Heredia v. Capital Management Services, L.P., No. 19-1296 (7th Cir. 2019)

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Justia Opinion Summary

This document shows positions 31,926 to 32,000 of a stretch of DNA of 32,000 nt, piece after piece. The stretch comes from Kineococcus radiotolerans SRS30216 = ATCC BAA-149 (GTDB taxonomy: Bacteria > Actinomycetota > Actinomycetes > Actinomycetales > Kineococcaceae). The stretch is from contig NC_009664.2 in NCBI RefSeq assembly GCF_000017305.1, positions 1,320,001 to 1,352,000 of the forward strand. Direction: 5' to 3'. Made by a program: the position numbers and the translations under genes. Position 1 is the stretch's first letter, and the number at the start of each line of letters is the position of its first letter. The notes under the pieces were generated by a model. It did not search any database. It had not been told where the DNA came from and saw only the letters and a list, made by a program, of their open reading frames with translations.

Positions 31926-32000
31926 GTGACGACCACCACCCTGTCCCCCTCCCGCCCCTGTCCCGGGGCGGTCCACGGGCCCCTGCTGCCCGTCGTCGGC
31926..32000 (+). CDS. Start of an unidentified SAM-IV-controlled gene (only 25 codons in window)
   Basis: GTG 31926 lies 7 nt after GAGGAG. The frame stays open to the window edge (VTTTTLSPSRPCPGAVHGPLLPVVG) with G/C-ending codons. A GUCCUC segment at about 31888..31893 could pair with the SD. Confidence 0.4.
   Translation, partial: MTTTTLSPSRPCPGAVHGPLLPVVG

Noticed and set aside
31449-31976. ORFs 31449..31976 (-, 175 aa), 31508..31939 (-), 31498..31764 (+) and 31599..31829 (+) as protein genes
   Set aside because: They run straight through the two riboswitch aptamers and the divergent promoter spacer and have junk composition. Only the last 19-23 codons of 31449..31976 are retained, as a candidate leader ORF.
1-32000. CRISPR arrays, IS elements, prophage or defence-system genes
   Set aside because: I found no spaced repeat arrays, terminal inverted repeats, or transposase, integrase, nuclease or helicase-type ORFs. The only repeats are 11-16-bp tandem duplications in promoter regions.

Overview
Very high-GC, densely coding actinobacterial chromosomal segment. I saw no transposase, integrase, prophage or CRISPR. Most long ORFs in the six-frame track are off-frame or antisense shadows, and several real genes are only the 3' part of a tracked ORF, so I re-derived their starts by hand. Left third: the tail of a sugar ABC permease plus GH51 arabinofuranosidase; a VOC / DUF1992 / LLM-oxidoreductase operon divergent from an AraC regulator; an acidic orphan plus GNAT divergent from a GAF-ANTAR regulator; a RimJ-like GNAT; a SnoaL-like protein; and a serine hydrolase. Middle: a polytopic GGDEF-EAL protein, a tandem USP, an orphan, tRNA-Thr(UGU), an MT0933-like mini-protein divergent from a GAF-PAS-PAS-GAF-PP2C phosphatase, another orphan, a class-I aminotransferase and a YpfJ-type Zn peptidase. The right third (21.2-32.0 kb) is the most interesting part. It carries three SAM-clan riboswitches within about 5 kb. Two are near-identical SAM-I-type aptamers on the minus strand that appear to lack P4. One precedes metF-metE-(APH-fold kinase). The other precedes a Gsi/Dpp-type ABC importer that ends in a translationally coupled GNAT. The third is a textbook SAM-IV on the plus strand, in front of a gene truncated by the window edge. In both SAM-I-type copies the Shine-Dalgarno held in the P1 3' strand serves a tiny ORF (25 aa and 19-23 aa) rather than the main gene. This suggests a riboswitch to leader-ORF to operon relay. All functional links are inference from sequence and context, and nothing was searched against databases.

Heredia received four collection letters from CMS, a collections firm, and claims that the language in this correspondence violated the Fair Debt Collections Practices Act (FDCPA), 15 U.S.C. 1692(e). The Seventh Circuit reversed the dismissal of the case, finding that Heredia has plausibly alleged that the dunning letter violated the FDCPA. The letters, which proposed a payment plan, stated: “Discover may file a 1099C form” and that “[s]ettling a debt for less than the balance owed may have tax consequences.” Language in a dunning letter violates section 1692e if the creditor used false, deceptive, or misleading representation or means in connection with the collection of debt. Under section 1692f, a debt collector may not use unfair or unconscionable means to collect or attempt to collect any debt. Although it is not technically illegal or impossible for Discover to file a 1099C form with the IRS if the amount is under $600, “a collection letter can be literally true” and still misleading. The defendants do not dispute that Discover would never file a 1099C form unless required to do so by law (forgiving $600 or more of principal). In the case of the Heredia letter, Discover would never file a 1099C form because in no circumstances would Discover be forgiving at least $600 in principal.